On average, I am involved in 10-15 rental transactions a year. I have represented the Landlord in some transactions and I have represented the Tenant in others.
I find that Landlords are often torn on whether or not they want to rent to a Tenant who has a pet or pets. Most are worried about the damages that one or several would do to the property. You know, the normal things like: urinate on the carpet, scratch the hardwoods, damage the carpets, chew the trim, etc. Surprisingly, many of these Landlords have pets of their own, who have in fact resided in the property that is going up for rent. It is that they simply don’t trust other peoples’ pets. For the past year, though, I have been having a different conversation with Landlords in regards to pets. I have been educating them on the risks of renting their homes out to Tenants with pit bull breeds. Not because of the damages they can cause to the property, but because of the risks involved if they bite.
In 2012, the Maryland Court of Appeals determined that pit bulls were inherently dangerous. No matter the history of the dog, it was essentially: one bite and you’re out. This then turned a dog bite by a pit bull into a “strict liability” for, not only the dog Owner, but also the Landlord. Even if the Landlord did not know the Tenant had a dog (no dogs included in the Lease) and the dog had bitten someone, the Landlord would be held liable. This was introducing a host of additional issues that began to pop up – involving homeowners insurance coverage, condo management, and Homeowners Associations.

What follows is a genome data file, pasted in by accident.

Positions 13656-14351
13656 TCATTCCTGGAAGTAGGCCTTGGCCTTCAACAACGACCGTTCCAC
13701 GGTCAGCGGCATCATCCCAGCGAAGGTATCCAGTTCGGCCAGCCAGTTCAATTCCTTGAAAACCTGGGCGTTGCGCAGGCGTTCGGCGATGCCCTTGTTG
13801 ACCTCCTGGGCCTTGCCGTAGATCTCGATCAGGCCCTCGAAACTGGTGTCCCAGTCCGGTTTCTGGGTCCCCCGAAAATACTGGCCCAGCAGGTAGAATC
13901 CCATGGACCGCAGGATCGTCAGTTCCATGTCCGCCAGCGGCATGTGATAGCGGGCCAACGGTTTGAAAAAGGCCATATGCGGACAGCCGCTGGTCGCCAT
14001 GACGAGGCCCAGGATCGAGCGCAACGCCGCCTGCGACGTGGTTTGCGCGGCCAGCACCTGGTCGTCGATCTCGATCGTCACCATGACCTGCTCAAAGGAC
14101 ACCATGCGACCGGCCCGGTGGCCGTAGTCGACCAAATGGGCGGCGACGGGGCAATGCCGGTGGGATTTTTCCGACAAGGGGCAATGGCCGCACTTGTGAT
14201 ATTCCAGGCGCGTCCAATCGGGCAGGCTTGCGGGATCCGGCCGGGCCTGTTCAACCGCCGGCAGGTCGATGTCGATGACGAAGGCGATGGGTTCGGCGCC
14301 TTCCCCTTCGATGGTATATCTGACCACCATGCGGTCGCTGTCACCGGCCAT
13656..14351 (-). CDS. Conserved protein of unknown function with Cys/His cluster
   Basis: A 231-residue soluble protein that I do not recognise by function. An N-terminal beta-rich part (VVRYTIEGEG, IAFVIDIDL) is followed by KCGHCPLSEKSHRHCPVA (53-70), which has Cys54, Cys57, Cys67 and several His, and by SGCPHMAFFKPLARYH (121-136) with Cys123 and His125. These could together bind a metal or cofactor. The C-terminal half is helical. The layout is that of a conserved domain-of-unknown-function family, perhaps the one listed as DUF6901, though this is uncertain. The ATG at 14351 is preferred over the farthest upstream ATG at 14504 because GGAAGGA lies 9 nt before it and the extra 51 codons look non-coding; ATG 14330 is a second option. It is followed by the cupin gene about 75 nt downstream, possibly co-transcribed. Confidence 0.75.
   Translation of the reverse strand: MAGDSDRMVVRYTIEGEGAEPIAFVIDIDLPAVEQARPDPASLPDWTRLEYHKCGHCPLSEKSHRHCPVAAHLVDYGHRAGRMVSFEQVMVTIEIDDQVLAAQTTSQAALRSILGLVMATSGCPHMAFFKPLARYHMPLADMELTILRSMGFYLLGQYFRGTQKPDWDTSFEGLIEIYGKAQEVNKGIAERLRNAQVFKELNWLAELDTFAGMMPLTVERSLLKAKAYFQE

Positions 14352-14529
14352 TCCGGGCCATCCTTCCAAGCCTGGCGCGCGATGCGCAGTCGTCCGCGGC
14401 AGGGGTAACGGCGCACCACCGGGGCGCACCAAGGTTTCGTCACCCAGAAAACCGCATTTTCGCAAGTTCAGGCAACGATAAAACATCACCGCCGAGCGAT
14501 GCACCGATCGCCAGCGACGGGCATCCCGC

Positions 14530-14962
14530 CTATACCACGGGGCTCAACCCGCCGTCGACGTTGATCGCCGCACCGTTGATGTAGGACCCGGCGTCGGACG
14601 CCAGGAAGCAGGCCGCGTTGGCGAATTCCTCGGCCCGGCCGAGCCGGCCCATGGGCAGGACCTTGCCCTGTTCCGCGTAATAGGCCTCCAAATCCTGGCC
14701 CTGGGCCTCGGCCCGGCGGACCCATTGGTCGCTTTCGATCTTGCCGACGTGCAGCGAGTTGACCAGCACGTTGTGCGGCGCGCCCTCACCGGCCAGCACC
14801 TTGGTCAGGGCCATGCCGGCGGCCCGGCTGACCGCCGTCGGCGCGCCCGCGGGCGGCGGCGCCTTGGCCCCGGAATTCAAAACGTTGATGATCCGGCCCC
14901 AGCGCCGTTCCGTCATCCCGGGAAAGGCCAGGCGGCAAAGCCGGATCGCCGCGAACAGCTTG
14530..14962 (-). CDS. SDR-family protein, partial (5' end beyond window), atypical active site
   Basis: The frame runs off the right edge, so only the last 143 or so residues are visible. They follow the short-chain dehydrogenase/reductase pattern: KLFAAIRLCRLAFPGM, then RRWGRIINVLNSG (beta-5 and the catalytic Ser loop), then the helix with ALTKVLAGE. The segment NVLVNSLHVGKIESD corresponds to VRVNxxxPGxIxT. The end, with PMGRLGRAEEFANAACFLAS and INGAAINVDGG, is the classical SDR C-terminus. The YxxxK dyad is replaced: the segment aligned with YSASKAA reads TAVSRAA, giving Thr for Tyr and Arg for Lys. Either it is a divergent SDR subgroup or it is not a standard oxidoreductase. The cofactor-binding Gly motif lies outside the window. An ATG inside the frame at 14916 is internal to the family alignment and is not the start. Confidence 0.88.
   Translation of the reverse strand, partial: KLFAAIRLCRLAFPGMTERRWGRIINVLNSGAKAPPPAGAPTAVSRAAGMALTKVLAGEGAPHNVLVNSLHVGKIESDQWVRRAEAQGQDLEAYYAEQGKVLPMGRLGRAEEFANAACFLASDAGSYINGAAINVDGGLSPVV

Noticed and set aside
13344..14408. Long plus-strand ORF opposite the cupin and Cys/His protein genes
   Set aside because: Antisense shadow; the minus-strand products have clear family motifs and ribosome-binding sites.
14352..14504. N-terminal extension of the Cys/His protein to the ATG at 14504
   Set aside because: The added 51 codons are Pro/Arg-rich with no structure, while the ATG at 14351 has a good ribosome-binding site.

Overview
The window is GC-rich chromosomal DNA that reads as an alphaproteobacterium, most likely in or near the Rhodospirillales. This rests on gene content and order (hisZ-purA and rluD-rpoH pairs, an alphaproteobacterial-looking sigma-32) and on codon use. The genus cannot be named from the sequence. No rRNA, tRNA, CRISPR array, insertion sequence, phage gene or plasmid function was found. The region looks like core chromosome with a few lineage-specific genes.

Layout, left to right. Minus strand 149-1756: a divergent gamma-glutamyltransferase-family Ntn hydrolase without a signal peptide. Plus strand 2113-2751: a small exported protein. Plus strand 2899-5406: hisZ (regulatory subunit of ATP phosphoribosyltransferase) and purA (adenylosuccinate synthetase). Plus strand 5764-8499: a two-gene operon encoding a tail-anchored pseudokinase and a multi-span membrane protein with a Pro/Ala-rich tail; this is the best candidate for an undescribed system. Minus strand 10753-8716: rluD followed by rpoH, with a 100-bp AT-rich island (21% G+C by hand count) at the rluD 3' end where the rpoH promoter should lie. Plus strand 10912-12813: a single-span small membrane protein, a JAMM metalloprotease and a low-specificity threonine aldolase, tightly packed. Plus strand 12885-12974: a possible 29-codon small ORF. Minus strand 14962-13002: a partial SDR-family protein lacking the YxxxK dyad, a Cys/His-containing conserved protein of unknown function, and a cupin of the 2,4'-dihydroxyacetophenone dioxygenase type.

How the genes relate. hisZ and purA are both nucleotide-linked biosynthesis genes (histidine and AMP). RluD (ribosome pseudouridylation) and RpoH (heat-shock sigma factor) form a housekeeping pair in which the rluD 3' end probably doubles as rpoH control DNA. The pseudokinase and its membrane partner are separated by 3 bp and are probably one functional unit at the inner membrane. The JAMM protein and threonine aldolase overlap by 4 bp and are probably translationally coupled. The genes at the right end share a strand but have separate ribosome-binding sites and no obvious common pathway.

The Maryland Association of REALTORS (MAR) made addressing this issue a top priority during this legislative session. Bill SB 247 was introduced and MAR made a Call to Action for its association members and Maryland residents to let their Senators know that they supported this compromise. The bill aimed to eliminate a Landlord’s liability on a dog bite and put the liability on the Owner of the dog. In addition, it got rid of specifics on breed and “strict liability”- allowing responsible dog owners to have a defense if their dogs showed a history of good behavior, training, etc.
On Friday February 28th, the Senate passed legislation of SB 247, 45-0. The house has HB73 that is awaiting a vote.